The Warsaw Railway Museum occupies some prime development land. Map courtesy Google Maps.
For some time now, it has been clear that PKP SA and the Warsaw Railway Museum were on a collision course. PKP bosses have wanted the Railway Museum to move to another location so that they could develop the former Warszawa Glowna land. It is PKP’s premium development site in the centre of Warsaw. Ferdinand Ruszczyc, the museum director and his staff do not want to move. The current location is comfortable for their commuting and, if there is going to be a profitable development, they feel the museum should share in any development premium going.
In July this year, Infrastructure Minister, Slawomir Nowak, refused a request from the museum to stay PKP’s hand with respect to starting court proceedings to expel the Museum. The first salvoes were fired in a Warsaw court this Tuesday (20 November). There will be several more sessions before the court reaches its decision. While it is totally unacceptable that PKP appears to shirk its responsibilities with respect to its history and heritage, it is difficult in this case not to have some sympathy with its position.
The current site is far from ideal. Locomotives and rolling stock are cramped together nose to tail and slowly rust away under open skys in the toxic city air. The Museum has had several years to develop a ‘Plan B’. That time has been frittered away in its dispute with PKP. Meanwhile the opportunity to create a world-class railway museum elsewhere with the aid of EU funding has slipped away. Projects which lack a minimum of five years security of tenure cannot be funded from EU funds. On Tuesday this week, the first legal salvoes were fired in Warsaw court.
One of several meetings organised by the Railway Museum to promote its own plans for the Warszawa Glowna Site. The PKP SA team state their position. Photo BTWT.
Adam Struzik, the chief executive of Mazowsze province (the operators of the Museum), says that he has no money to fund the move of the rolling stock, nor to develop a new museum in another location. PKP are unapologetic, they are between a rock and a hard place and need to generate the maximum possible returns from the redevelopment of their redundant real estate. Any surplus left after making the scheduled yearly debt repayment, is desperately needed as ‘own funds’ for the next round of EU-funded investment projects.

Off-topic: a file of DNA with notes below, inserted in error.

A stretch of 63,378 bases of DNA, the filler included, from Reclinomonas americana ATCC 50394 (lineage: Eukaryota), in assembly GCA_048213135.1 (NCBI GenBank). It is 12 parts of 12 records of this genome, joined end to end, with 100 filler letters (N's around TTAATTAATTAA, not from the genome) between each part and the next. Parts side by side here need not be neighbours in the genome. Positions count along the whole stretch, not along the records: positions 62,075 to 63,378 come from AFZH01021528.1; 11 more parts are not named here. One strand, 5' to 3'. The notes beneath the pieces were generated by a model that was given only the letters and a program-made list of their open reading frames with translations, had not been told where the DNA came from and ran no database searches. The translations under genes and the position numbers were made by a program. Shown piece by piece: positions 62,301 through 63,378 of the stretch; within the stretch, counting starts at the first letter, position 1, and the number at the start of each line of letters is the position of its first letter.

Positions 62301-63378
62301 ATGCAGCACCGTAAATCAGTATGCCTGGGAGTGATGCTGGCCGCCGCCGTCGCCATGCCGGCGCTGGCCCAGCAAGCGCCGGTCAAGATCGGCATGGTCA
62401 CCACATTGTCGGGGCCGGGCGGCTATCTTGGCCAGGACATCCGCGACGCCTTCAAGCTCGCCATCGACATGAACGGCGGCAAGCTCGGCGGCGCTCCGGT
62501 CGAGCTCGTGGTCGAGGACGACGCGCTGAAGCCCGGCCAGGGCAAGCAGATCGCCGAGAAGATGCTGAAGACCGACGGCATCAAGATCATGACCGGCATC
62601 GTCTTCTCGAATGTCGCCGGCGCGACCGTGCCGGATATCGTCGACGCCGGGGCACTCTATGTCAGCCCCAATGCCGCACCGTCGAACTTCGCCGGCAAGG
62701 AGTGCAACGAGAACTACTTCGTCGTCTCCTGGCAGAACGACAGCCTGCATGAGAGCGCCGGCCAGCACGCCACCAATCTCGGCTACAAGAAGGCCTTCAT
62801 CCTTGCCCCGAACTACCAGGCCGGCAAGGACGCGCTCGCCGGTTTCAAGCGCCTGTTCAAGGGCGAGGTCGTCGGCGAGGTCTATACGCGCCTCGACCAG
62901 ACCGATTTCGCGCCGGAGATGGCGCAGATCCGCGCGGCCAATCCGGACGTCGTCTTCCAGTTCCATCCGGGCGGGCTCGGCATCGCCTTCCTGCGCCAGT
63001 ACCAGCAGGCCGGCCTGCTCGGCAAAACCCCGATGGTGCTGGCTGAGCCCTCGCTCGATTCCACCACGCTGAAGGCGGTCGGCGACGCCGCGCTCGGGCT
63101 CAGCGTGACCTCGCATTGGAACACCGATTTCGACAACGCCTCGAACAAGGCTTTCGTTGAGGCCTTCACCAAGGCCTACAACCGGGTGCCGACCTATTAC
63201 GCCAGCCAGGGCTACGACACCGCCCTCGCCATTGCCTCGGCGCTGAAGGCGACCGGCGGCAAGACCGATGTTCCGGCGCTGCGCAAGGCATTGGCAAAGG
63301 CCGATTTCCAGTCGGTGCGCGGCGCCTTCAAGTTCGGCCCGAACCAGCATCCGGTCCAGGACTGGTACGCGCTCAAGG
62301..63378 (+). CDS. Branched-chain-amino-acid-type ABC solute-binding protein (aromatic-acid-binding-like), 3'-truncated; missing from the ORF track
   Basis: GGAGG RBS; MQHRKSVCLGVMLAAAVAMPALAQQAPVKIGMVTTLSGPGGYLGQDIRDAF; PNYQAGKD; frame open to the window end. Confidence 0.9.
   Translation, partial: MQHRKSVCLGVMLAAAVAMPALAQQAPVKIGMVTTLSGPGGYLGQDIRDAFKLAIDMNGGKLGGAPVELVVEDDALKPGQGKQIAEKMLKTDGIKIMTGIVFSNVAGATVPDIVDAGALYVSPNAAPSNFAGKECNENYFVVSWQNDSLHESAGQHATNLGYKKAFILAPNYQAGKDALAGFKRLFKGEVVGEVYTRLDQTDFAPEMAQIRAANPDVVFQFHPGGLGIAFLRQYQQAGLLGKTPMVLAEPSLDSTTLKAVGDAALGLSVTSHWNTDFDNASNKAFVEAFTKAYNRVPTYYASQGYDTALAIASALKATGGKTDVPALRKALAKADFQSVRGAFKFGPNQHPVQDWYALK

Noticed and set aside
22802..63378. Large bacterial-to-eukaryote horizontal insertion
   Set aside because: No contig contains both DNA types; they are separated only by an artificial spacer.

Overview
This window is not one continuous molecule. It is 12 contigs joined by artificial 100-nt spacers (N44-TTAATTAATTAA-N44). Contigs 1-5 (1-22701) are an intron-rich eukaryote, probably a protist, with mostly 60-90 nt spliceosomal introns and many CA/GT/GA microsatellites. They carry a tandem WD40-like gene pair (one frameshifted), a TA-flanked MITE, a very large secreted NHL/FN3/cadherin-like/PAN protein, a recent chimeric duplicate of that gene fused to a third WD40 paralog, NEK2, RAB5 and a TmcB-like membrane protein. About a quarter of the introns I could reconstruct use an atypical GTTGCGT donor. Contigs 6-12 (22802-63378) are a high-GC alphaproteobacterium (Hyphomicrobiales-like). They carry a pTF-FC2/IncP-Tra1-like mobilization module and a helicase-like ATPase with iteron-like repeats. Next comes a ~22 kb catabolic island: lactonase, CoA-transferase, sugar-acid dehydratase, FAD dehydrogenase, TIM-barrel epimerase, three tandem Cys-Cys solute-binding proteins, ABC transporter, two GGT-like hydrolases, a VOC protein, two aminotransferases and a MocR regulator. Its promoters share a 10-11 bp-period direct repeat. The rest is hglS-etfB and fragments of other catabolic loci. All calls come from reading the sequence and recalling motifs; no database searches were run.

As often is the case with problems that appear to be insoluble, the solution lies in some ‘out-of-the-box’ thinking. It seems unreasonable that all the burdens of running what is de facto a national railway museum should rest on the shoulders of the Mazowsze provincial government. The Mazowsze province includes the city of Warsaw and has much of its funds is committed to modernising the trunk transport infrastructure of the region.
If the province cannot fund the running of a proper national railway museum, then why not look to a more modest objective. If the city of Szczecin, which is hard up relative to Warsaw, can develop a municipal transport museum in an old tram depot, then why does the provincial and city government not work together to do the same? After all there is a tram depot complete with workshops and skilled staff less than half a kilometre from the current Museum site!
This would be a grand place to display limited collection of locomotives and rolling stock that have connections with the city and province as well as trams and road vehicles that have local links. Meanwhile time is fast running out for discussions with local government officials elsewhere as regards establishing a proper national railway museum worthy of Poland’s rich railway heritage and history.
- The PKP press office was asked for a comment regarding the company’s dispute with the Museum, but were unwilling to do so over the telephone.